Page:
Observing the Pride march this year in all its splendour from the top of a bus for first time (a dodgy knee prevented me from marching), as we approached Preston Park I was alerted by a fellow passenger that a group of youngsters, who had been happy to engage enthusiastically for a short while, recognised me and their fervour had waned.
They clearly weren’t part of my natural fan base.
It is true that there are illiberal members in all political parties but Conservatives generally permit people to do what they want, providing it does no harm to others, nor society in general, and yet the myth still persists that Conservatives hold prejudices in many areas.
Growing up in a small provincial village during the 1960s, I am a person with few prejudices, apart from a strong dislike of anything “big”.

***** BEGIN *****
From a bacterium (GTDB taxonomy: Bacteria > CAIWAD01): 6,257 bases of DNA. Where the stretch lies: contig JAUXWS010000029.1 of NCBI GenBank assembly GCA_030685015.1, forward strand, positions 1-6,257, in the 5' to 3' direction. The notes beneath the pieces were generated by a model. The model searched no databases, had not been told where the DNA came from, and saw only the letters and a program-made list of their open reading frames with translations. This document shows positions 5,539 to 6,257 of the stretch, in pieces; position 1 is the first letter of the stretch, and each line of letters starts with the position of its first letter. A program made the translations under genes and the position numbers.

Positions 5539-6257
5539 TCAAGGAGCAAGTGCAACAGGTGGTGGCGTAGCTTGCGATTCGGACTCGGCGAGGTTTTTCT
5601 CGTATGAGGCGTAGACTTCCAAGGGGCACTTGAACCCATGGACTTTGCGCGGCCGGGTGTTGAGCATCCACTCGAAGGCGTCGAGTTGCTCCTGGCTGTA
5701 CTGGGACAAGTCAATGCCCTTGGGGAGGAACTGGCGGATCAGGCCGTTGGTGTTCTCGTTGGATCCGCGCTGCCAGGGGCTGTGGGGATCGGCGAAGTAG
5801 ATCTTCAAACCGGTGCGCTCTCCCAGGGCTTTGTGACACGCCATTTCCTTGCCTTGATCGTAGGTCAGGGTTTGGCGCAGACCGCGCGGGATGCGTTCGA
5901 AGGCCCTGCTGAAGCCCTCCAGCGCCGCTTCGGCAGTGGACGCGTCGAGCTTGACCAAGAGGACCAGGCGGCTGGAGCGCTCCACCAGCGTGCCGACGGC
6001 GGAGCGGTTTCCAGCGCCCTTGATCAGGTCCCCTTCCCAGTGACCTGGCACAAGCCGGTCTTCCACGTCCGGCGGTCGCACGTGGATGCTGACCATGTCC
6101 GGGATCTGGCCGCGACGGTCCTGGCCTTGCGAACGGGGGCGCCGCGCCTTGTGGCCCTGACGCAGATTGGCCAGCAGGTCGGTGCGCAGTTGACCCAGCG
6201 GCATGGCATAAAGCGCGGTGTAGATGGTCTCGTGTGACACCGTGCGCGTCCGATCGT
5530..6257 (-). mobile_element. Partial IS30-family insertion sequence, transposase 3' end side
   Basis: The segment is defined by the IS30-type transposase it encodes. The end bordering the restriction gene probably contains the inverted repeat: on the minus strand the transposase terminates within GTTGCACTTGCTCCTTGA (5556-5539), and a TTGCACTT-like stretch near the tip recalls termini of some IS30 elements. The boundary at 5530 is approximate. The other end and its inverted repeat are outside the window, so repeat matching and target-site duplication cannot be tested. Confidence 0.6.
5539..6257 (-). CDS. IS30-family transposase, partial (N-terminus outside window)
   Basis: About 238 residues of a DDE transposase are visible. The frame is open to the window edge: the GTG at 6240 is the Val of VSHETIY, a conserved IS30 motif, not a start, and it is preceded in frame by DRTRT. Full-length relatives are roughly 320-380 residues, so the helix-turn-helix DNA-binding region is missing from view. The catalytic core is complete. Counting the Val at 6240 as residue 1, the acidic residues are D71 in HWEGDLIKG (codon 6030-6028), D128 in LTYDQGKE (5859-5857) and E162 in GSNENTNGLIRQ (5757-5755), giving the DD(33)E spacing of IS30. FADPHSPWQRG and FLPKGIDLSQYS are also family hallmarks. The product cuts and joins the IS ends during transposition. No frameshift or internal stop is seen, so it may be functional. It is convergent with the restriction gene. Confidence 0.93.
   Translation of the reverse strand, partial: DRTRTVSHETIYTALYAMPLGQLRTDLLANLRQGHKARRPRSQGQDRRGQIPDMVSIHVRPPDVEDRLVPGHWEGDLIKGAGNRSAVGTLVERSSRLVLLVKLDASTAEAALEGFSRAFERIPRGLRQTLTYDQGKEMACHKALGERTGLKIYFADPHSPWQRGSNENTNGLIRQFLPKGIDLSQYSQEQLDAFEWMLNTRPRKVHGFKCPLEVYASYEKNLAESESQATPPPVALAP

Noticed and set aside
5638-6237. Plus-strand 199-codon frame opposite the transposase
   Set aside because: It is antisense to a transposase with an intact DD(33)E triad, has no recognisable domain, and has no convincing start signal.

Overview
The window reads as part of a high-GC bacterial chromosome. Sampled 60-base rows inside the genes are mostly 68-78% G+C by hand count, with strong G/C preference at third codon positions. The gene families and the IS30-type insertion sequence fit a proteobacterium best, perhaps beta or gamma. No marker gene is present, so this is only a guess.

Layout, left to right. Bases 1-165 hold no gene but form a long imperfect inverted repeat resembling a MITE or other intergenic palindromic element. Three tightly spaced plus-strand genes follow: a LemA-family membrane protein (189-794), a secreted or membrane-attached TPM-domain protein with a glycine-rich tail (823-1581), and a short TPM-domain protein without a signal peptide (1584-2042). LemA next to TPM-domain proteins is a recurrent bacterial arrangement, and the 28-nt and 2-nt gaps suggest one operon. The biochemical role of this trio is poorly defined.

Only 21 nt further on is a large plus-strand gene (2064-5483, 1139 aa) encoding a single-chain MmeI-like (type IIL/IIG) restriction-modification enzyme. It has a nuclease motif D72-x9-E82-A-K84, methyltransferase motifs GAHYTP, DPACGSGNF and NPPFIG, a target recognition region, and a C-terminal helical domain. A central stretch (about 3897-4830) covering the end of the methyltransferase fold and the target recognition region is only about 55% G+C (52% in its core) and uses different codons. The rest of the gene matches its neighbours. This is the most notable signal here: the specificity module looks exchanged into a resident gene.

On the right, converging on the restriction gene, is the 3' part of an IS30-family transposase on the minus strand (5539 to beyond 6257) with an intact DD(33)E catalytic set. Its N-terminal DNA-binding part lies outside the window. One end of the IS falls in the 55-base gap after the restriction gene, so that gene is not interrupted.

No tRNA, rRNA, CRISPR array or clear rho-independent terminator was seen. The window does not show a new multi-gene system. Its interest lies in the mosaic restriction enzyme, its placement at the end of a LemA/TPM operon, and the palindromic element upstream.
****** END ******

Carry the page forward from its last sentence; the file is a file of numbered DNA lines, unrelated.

Big corporations, big government, big councils, etc, are susceptible to “group think” and this can lead to less than optimum outcomes for ordinary citizens.
This is exemplified by the way in which the British state persecuted, prosecuted and caused the death of Alan Turing.
For me, a budding physicist and computer scientist during the 1970s, when the processing power of an iPhone would fill a small building, I became aware of Alan Turing.
More famous now, he helped decipher the code created by German Enigma machines in the Second World War.
It has been estimated that his work may have helped shorten that war against the Nazis by two years and saved many lives.
He is also often described as the father of modern computer science.
In the 1950s, he was prosecuted for being gay, when homosexual relationships were illegal.
Charged with gross indecency, he chose chemical castration instead of serving time in jail.
It is alleged that he poisoned himself but there is still mystery surrounding his death and it is only recently that the government apologised for his conviction and, in 2013, he received a royal pardon from the Queen.
My commitment to Pride is held deeply, as is the fight against all prejudice, wherever it is found – especially in young revellers who misunderstand my commitment.
Councillor Tony Janio is the leader of the Conservative opposition group on Brighton and Hove City Council.